M1 motorway (Northern Ireland)

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M1 shield

Route information
Part of E01 and E18
Length38.0 mi (61.2 km)
HistoryConstructed 1962–1968
Major junctions
East endBelfast
 Junction 12.svg UK-Motorway-M12.svg
J12 → M12 Motorway
West endDungannon
Lisburn, Lurgan, Craigavon, Portadown, Dungannon
Road network
View east from the bridge at junction 9.

The M1 is a motorway in Northern Ireland. It is the longest motorway in Northern Ireland and runs for 38 miles (61 km) from Belfast to Dungannon through County Antrim, County Down, County Armagh and County Tyrone. It forms part of the route via the A1 in Northern Ireland (N1/M1 in the Republic of Ireland) between Belfast and Dublin as well as being a part of the unsigned European E01 and E18 routes.


M1-M12, near Portadown

The road begins at the Broadway roundabout to the west of Windsor Park and running parallel to the Blackstaff River. Heading south as a dual three–lane motorway, it passes to the east of Casement Park before crossing the Belfast-to-Newry railway line. Running through Dunmurry and Ballyskeagh it arrives to the south of Lisburn. Traffic for Dublin leaves at junctions 7 and 8 as the motorway enters the countryside. Now heading west past Aghnatrisk it runs parallel to and then crosses the Belfast-to-Newry railway line followed by the River Lagan before reaching Moira. Continuing west, it passes between Killaghy and Tullydagan and to the north of Lurgan and Turmoyra, across the Pound River, south of Lough Neagh, before its junction with the M12. Crossing the River Bann it then enters a relatively unpopulated area. It passes south of Derryadd Lough and runs in a loop around the Annagarriff Nature Reserve before crossing the River Blackwater, skirting to the north of Tamnamore and Laghey Corner before ending at Dungannon on the A4.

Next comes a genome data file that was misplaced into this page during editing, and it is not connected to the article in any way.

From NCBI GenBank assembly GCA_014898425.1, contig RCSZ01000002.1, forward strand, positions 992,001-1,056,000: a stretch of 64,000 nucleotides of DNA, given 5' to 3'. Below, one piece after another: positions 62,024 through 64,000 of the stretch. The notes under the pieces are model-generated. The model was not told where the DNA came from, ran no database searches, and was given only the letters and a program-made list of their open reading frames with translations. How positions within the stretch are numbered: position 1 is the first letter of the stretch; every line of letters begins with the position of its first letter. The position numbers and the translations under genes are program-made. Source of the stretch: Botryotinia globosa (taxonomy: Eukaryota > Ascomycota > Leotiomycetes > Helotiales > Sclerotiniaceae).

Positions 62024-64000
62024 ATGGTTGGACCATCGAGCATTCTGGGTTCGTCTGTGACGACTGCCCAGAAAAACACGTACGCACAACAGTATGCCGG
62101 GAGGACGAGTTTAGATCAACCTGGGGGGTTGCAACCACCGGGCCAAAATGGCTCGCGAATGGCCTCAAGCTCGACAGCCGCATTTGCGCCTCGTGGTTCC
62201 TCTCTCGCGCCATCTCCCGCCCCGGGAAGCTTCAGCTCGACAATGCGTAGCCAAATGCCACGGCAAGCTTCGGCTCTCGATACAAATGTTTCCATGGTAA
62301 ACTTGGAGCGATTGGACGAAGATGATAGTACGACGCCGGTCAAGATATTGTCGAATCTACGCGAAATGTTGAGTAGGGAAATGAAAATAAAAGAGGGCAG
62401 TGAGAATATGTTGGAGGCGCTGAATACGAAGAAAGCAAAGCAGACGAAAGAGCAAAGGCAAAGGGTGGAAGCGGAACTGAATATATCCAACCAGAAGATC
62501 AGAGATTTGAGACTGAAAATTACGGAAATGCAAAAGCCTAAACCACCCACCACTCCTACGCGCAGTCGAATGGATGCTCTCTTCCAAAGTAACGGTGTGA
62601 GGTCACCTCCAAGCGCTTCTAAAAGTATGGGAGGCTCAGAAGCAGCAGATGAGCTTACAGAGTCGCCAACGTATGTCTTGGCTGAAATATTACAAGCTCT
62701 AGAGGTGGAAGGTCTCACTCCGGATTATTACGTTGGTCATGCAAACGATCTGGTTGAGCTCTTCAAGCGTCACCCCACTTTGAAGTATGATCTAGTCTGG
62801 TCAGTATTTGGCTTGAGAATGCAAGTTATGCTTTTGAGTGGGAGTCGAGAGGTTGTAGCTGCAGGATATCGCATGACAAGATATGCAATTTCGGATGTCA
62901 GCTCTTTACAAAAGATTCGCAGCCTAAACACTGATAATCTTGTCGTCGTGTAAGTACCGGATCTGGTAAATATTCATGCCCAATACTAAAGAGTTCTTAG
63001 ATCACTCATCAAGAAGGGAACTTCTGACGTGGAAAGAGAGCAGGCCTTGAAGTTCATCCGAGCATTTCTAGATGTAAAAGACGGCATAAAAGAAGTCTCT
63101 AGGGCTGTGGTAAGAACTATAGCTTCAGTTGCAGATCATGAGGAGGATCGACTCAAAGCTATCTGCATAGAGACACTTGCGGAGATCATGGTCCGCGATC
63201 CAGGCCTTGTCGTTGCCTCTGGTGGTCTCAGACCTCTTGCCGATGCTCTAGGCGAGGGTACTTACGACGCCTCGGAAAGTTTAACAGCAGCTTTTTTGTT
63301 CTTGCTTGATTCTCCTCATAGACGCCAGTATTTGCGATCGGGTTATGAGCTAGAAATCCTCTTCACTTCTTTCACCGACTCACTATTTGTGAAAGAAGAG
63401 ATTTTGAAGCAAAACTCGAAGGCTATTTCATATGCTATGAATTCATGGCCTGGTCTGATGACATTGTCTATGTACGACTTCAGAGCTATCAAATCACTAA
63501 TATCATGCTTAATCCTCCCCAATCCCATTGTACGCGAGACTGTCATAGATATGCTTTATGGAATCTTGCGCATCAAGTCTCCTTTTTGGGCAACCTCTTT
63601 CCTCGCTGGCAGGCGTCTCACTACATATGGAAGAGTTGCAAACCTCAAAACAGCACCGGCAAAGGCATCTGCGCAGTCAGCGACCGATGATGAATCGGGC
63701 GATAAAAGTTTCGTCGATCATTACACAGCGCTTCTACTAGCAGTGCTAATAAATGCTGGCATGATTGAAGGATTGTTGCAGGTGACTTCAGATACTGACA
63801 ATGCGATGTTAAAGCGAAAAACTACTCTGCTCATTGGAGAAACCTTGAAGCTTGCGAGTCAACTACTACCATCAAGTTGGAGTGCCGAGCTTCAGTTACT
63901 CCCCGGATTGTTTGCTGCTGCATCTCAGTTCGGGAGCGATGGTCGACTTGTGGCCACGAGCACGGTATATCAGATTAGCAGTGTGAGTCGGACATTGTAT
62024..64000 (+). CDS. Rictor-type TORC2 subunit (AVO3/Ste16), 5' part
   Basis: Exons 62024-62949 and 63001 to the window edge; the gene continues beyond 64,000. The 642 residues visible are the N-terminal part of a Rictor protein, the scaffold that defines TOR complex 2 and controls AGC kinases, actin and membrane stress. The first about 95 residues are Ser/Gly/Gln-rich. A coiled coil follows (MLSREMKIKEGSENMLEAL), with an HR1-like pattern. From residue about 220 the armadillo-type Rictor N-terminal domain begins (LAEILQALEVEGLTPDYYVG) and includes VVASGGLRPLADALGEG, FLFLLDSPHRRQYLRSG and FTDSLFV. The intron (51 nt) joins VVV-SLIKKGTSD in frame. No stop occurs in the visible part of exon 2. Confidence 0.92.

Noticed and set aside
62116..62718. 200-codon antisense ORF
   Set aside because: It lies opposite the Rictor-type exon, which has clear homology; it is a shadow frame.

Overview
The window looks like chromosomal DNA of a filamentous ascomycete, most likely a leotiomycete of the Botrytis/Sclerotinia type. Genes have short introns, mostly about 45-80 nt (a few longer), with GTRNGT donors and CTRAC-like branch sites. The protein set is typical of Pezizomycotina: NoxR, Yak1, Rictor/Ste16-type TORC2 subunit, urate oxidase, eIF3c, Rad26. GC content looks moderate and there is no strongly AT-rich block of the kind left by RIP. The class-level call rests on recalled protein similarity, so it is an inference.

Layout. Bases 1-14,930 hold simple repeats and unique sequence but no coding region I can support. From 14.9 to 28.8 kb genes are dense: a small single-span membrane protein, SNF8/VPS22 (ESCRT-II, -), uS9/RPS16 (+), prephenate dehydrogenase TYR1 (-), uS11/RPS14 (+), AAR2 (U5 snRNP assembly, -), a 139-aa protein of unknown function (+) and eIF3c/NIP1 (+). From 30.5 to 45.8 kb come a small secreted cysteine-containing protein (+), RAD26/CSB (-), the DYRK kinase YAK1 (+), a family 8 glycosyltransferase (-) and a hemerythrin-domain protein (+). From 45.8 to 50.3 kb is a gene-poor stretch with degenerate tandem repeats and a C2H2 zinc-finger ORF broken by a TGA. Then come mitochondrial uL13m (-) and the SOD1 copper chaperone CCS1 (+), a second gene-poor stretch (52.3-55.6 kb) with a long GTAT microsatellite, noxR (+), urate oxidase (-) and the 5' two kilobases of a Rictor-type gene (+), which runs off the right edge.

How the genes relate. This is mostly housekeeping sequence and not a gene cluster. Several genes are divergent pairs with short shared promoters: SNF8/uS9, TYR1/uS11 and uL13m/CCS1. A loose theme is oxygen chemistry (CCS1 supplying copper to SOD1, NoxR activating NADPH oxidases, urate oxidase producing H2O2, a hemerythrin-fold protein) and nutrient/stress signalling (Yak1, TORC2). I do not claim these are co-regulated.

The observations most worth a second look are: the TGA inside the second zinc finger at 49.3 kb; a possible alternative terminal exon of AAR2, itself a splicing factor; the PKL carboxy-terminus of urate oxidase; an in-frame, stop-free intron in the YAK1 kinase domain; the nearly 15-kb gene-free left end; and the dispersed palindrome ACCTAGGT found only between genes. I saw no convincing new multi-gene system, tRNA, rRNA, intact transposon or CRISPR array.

The line of the M1 in Belfast had been planned for a road since 1946 as the Southern Approach Road, though there were some disagreements on the route.[1] County planners in Armagh had also been working on plans to rebuild the then T3 trunk road which suffered from poor alignments, limited speed limits and was of failing construction, some work on which had been undertaken between 1955 and 1957.[1] These two plans were eventually upgraded into plans for the M1 by 1958. Construction began 1957 on the first bridge and subsequently the first section of the motorway.[1] In 1964, the Northern Ireland Government announced plans for an extensive route of motorways which saw the M1 now planned to go to Dungannon.[2] The M1 is the only motorway in Northern Ireland completed to its full planned length[dubious ]

The road was constructed in stages between 1962 and 1968:[3] Prior to the opening the RUC traffic division ran a publicity campaign to educate drivers on how to drive on a motorway.[1] At the end of 1965 UK Transport Minister Tom Fraser and his successor Barbara Castle imposed a blanket 70 mph (113 km/h) speed limit on motorways in Great Britain, but the recently constructed Northern Ireland M1 remained free of a blanket speed limit for several years.[4]

  • Junctions 1 to 6 opened on 10 July 1962
The motorway follows the route of the former Lagan Canal between junctions 2 and 6. The first user of the road was a motorcyclist, Robert McFall of Belfast. The section between Junctions 1 and 3 was subsequently widened to three lanes in each direction.
  • Junctions 6 to 7 opened on 15 December 1963
  • Junctions 7 to 9 opened on 6 December 1965
  • Junctions 9 to 10 opened on 28 February 1966
  • Junctions 10 to 11 opened on 27 November 1967
  • Junctions 11 to 12 opened on 29 January 1968
  • Junctions 12 to 13 opened on 1 December 1964
  • Junctions 13 to 15 opened on 23 December 1967
Junctions 12 to 15 were constructed across a peat bog which is up to 12 metres deep, which required the removal of 3.4 million cubic metres of peat.[1]

Several junctions were omitted from the original construction, as these were for future planned motorways, some of these have now been used for other road plans:

  • Junction 3 was opened in 1988.
  • Junction 8 was opened in 2003. This provides access to the A1 in both directions, whilst junction 7 had its slip roads facing west closed. Junction 8 had originally been planned for a different location for the M11 motorway to relieve the A1 towards the border with the Republic of Ireland.